Monday, June 12, 2006
Sunday free-flow at the marina started at 10:30 so, with no lock to negotiate, we didn't have much of an excuse not to bite the bullet and try our first two-handed sail with Moonshine.
So it was on with the sea-dawg's lifejacket, plenty of scratching of heads about what order to slip the mooring lines, and off into the not-so wild blue for a brief jaunt.
With a southerly breeze and our lack of experience we motored up the channel rather than getting the sails up. Heading into the wind was more pleasant for Clementine, who isn't enjoying the current hot weather at all, poor thing.
We headed out to East Head and the throng of anchored boats gathered there, before working out that with the tide starting to ebb quite quickly, if we headed out over the bar as originally planned we were going to be out for hours. (maximum ebb over the bar six knots, maximum hull speed of Jaguar 27 6.2 knots or thereabouts) We thought it better to turn around and try our first attempt at actually sailing in the shelter of the harbour, so a quick spin around and just the genoa up, and we were hurtling along on a reach at all of 2.5 knots. Hmmm, mainsail? Yay, 3.5 knots. First observation from someone who is only used to 37' and larger charter boats - isn't it easy to get the mainsail up on a 27' boat?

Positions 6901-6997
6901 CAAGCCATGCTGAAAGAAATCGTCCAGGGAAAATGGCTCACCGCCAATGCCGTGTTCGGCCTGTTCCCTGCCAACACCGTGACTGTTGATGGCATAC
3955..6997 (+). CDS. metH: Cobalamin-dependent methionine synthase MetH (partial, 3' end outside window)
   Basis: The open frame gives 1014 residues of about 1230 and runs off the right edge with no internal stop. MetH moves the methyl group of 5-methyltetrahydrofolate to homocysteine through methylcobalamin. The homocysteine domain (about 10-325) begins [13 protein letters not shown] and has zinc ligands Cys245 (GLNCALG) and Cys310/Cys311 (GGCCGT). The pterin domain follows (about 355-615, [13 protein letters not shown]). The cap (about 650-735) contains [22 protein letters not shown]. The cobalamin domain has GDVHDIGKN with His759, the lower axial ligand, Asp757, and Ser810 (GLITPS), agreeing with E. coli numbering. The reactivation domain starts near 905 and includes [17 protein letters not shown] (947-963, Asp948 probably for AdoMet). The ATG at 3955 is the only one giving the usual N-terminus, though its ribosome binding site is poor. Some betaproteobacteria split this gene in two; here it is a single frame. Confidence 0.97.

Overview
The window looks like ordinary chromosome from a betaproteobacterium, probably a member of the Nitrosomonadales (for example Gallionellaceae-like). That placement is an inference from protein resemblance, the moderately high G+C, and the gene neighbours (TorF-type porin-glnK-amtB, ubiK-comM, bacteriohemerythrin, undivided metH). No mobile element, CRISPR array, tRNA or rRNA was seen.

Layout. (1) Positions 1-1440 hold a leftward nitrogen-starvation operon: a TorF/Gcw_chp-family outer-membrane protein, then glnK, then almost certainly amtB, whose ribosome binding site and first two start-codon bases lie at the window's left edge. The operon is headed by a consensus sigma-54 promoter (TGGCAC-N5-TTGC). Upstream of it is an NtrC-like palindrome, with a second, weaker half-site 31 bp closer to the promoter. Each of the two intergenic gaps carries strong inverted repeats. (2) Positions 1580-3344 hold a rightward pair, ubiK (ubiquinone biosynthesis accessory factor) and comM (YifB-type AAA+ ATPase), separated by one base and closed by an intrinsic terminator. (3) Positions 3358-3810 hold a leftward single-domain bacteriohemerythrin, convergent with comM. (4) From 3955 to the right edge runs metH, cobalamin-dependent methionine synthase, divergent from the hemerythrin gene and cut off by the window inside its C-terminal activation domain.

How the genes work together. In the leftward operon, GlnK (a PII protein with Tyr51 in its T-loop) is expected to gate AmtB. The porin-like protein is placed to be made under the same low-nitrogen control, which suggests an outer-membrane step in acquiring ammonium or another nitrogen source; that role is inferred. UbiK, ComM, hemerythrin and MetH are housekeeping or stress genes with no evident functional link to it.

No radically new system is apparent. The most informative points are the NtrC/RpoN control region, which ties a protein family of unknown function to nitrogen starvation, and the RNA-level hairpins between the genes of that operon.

We had a lovely, if too brief, sail back towards the marina, with everything becoming altogether more peaceful without a two-cylinder diesel rattling our fillings. With a fairly light breeze we saw almost six knots over the water, which bodes well for future travels.
We locked back in (not quite the M25-like queues of last Sunday) without too many dramas, filled her with diesel (and found that a breather pipe has been left off the fuel tank after her refit, so we found out that a small amount of diesel makes a very large mess in water. something to be fixed next weekend) and got back onto the pontoon with a big sigh of relief.
Hey, we now know that we can sail two-handed :-)